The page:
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Notice to Broker Does Not Comply with Policy Terms
A Tennessee appellate court has held that notice to a broker who was not an authorized agent for the insurer did not constitute notice under policy terms. Marlin & Edmondson, P.C. v. National Union Fire Ins. Co., 2005 WL 3508011 (Tenn. Ct. App. Dec. 22, 2005).
The policyholder, a professional accounting firm, purchased professional liability insurance through an independent broker who acted without a direct agency contract with the insurer. The policy provided coverage from August 1, 1996 through August 1, 1997. It stated that it applied "only to Claims first made against the Insured and report to the Company during the Policy Period or an Extended Reporting Period." It also provided that "[a] Claim shall be deemed to have been reported when written notice of such Claim is received by the Company or its authorized agent." The policy did not define the term "authorized agent." According to the policy, receipt of written notice was "a condition precedent to coverage" under the policy. The policy also required that the accounting firm provide written notice "as soon as practicable" after becoming aware of a reasonable basis for a claim during the coverage period and "immediately" in case of receipt of service of process or a demand.
In July 1997, the policyholder received notice of a potential suit filed against it by one of its clients. The client asked to enter into a tolling agreement to extend the statute of limitations for the cause of action by nine months. The accounting firm then sought permission to enter into the agreement from the broker, who allegedly told the accounting firm that the insurer consented to the tolling agreement. The accounting firm received a complaint from the client in December of that year. The accounting firm faxed the complaint to the insurer, stating on the cover sheet that the broker had notified the insurer of the potential claim in July. The insurer denied coverage on the basis of the accounting firm's failure to give written notice during the policy period as required by the policy. It also denied that the policyholder purchased the extended reporting option.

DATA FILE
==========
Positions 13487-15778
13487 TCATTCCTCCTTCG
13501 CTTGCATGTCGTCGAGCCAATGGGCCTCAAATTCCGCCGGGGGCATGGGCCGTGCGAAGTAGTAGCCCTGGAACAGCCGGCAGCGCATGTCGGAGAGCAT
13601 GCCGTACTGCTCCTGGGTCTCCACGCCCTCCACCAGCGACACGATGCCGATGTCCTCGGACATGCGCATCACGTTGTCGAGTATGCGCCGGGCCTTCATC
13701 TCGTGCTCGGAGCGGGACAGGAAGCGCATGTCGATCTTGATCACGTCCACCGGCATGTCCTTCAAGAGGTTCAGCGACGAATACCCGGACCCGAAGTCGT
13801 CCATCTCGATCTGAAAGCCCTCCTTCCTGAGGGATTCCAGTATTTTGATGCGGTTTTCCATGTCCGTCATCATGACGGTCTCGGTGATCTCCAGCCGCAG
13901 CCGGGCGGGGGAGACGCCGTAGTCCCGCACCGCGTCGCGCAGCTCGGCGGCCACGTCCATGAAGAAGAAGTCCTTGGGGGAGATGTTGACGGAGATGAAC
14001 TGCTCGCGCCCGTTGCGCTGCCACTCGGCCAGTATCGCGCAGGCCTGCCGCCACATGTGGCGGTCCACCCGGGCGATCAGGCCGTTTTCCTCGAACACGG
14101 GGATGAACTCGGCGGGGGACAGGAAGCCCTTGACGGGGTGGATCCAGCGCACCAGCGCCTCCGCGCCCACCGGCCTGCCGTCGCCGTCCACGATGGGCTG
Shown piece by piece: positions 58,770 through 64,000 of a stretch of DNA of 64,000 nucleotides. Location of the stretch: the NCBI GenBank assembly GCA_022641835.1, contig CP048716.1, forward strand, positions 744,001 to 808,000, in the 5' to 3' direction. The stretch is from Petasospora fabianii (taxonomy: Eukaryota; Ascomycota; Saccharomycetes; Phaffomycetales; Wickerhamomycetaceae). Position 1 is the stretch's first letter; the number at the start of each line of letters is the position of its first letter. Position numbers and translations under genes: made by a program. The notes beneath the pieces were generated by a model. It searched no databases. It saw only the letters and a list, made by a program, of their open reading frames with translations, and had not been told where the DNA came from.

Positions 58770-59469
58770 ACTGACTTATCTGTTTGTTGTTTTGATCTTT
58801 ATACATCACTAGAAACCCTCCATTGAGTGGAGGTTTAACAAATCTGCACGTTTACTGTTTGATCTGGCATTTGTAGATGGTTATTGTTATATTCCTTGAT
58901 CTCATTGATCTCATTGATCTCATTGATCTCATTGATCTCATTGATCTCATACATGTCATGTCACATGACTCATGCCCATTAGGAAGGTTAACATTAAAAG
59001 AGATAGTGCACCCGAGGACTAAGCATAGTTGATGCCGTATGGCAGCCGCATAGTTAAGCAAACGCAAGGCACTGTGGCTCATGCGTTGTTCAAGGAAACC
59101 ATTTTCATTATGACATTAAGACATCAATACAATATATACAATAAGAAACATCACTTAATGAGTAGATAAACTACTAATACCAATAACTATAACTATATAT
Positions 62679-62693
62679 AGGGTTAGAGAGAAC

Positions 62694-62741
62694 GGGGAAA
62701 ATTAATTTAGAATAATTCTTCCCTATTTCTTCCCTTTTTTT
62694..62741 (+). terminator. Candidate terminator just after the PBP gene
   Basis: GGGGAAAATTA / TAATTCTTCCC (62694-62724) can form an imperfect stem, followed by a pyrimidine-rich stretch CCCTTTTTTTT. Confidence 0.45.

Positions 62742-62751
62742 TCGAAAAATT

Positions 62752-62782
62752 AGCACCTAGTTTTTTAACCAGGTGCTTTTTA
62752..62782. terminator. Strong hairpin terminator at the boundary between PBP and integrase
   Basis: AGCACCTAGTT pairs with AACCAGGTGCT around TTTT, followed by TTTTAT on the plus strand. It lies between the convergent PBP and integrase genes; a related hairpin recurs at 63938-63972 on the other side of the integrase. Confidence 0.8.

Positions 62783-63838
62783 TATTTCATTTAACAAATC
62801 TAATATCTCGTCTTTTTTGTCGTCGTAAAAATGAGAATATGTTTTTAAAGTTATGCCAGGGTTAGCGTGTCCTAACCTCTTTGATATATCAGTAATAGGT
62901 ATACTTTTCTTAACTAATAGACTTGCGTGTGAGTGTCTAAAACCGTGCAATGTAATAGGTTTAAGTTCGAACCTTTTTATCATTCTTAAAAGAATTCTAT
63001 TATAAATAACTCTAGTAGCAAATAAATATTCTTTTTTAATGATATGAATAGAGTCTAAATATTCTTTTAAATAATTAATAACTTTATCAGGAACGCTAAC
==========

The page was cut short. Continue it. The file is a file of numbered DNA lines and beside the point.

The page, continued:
The accounting firm subsequently initiated coverage litigation, alleging breach of contract by the insurer and both negligence and breach of contract against the broker. The trial court held that, although there was no agency contract between the broker and the insurer, the term "authorized agent" should be construed against the insurer in regards to the broker. The trial court therefore held that the notice given in July 1997 constituted notice under the policy terms.
The appellate court disagreed, noting that an oral conversation regarding a tolling agreement would not constitute notice under the policy terms. If the tolling agreement was provided in writing, the court stated, then that would constitute written notice. However, the court found that there was no evidence that the tolling agreement was provided in writing to the insurer during the policy period.
The court also rejected the trial court's interpretation of the meaning of "authorized agent." In the absence of a policy definition, it noted, the term should be defined in its ordinary, common and popular sense. It found the common definition of an authorized agent as "[o]ne who represents and acts for another under the contract or relation of agency." The court, reviewing the trial testimony of the broker, noted that the broker admittedly did not have a contract or agency relationship with the accounting firm. Therefore, it found that the accounting firm did not provide notice to the insurer or an authorized agent as required under the policy. The court ordered the lower court to enter judgment in favor of the insurer and directed further consideration of the negligence claim against the broker.